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Cereal Rye Cultivar Trial - Preliminary Data · PDF file Cereal Rye Cultivar Trial - Preliminary Data Rye Cultivar Planting Date % Winter Kill Date of Anthesis Aroostook September

Aug 12, 2020




  • Cereal Rye Cultivar Trial - Preliminary Data Cereal Rye & Roller Crimping Field Day

    Iowa State University Horticulture Research Station

    Why a Cultivar Trial?

    The purpose of this research is to determine recom-

    mendations for cereal rye to be utilized by growers

    for roller crimping. As we assist growers in the

    adoption of the rolled cereal rye strip-tillage pro-

    duction system, it is important to provide recom-

    mendations on which cultivar of rye will perform

    best in Iowa. Currently, many growers are planting

    ’VNS’ (Variety Not Stated) or Wheeler rye. Our

    study is examining the performance of five different

    cultivars planted on two dates (September 16 and

    October 13, 2015) for a total of 10 plots replicated 4


    We are comparing the following cultivars:

     Aroostook

     Elbon

     Prima

     Wheeler

     Wrens Abruzzi

    Cereal rye plots at heading stage on May 5, 2016 .

    Cereal rye plots at anthesis (flowering) stage on

    May 21, 2016 .

    Planting the Cereal Rye

    All plots were tilled and cultimulched prior to

    planting. On both September 16 and October 13,

    2015 all five rye cultivars were broadcast at a rate of

    110 lbs/acre using a Gandy drop spreader. The seed

    was then incorporated by tilling at a 2” depth. Sev-

    eral continuous days of rain after the September

    planting date gave those plots a clear growing ad-

    vantage, but plots from both planting dates were

    well established going into the winter months. The Gandy drop spreader was used to drop seed all

    plots at a rate of 110 lbs/acre.

  • For more information about this trial please do not hesitate to contact us. Also, please consider attending the Fruit and Vegetable Field Day at the ISU Horticulture Research Station on August 15, 2016.

    Ajay Nair, Assistant Professor, Department of Horticulture Ph: 515-294-7080 Email: [email protected]

    Kristine Neu, Master’s Student, Department of Horticulture Ph: 218-731-1573 Email: [email protected]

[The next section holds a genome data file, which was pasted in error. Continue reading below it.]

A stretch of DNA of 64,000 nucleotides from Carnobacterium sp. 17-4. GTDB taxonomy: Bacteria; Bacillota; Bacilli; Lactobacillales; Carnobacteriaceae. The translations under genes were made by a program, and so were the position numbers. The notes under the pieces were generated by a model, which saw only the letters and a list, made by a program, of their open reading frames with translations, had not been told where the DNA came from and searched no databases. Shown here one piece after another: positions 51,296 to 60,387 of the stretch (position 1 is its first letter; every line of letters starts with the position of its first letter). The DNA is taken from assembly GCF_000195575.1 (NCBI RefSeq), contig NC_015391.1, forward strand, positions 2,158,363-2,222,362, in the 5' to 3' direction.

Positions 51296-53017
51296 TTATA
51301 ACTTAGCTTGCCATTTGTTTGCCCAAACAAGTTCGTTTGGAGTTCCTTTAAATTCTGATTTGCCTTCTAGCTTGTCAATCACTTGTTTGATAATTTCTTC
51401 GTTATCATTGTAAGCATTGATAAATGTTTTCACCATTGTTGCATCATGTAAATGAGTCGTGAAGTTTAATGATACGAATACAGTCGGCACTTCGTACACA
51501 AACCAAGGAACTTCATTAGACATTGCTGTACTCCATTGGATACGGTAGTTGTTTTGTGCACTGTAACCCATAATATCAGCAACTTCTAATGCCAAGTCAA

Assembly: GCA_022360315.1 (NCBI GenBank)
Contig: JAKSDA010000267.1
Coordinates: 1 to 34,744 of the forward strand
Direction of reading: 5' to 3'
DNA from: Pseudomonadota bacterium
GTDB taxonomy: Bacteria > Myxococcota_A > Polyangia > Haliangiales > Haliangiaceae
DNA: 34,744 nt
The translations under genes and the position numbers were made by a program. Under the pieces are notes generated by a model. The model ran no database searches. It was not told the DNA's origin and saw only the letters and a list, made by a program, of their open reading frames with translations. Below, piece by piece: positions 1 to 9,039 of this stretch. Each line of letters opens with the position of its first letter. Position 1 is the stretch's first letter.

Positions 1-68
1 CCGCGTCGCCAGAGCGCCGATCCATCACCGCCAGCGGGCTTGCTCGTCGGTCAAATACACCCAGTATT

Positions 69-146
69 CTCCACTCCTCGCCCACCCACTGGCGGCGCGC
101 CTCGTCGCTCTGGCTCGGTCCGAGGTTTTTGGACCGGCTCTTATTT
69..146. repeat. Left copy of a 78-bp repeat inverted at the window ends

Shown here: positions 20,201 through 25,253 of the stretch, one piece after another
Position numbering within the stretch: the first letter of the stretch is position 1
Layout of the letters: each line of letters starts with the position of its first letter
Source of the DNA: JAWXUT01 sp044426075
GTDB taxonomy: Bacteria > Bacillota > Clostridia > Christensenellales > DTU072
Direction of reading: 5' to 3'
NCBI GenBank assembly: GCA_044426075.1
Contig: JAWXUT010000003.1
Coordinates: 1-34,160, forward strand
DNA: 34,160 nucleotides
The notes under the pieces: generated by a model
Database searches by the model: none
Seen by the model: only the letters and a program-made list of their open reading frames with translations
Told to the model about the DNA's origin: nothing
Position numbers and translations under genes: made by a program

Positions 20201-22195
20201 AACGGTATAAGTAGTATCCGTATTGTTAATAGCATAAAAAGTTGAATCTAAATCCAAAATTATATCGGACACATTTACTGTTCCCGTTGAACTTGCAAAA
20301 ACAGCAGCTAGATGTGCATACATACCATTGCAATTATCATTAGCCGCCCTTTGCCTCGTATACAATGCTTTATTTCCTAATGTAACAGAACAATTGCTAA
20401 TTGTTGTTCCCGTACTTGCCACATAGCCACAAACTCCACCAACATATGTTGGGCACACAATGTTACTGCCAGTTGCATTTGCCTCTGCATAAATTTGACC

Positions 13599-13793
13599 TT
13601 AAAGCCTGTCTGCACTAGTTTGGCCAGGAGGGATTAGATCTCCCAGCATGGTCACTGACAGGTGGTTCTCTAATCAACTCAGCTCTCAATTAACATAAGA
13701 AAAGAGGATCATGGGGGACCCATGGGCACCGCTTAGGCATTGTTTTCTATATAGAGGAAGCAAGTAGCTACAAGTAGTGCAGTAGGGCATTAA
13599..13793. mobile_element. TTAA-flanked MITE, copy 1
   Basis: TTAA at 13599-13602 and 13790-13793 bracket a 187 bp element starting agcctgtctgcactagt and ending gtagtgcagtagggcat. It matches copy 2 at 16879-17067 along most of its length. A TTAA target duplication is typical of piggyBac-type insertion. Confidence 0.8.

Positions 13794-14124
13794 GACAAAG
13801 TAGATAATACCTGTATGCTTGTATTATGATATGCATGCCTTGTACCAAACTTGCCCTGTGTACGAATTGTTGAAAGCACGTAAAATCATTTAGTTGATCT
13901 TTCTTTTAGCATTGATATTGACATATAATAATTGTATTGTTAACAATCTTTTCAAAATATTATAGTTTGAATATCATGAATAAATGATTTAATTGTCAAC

Cereal Rye Cultivar Trial - Preliminary Data

    Rye Cultivar Planting Date Date of Anthesis % Winter Kill

    Aroostook September 16, 2015

    May 17, 2016 8%

    October 13, 2015 4%

    Elbon September 16, 2015

    May 19, 2016 5.5%

    October 13, 2015 9%

    Prima September 16, 2015 May 21, 2016 11%

    October 13, 2015 May 22, 2016 3.5%

    Wheeler September 16, 2015 May 21, 2016 3.5%

    October 13, 2015 May 22, 2016 8.5%

    Wrens Abruzzi September 16, 2015 May 18, 2016 5.5%

    October 13, 2015 May 19, 2016 6%

    Percent Winter Kill and Date of Anthesis

    To determine the effect of seeding date on rye plant establishment,

    plant counts were taken from two subsamples on November 11, 2015

    and again on March 17, 2016 to determine the average percent winter

    kill. With the exception of Prima, it appears the September planting

    date resulted in a lower percent winter kill for the remaining cultivars.

    One of the most important purposes of this study is to determine the

    date of anthesis for each cereal rye cultivar. Rye cannot be successfully

    terminated with roller crimping until the rye has reached the reproduc-

    tive stage (anthesis). It is good to note that planting date, which is im-

    portant for rye establishment prior to winter, does not have a signifi-

    cant effect on the date of anthesis. Our first year of research is showing

    that Aroostook reached anthesis the earliest of the five cultivars.

    Ongoing Research

    This research is ongoing, and we will also be analyzing the biomass and

    carbon to nitrogen ratio of each rye cultivar, the effect of cultivar on

    soil coverage and soil temperature, the percentage of each cultivar suc-

    cessfully terminated with roller crimping, and the biomass of weeds

    that emerge in the rye after roller crimping.





    Wrens Abruzzi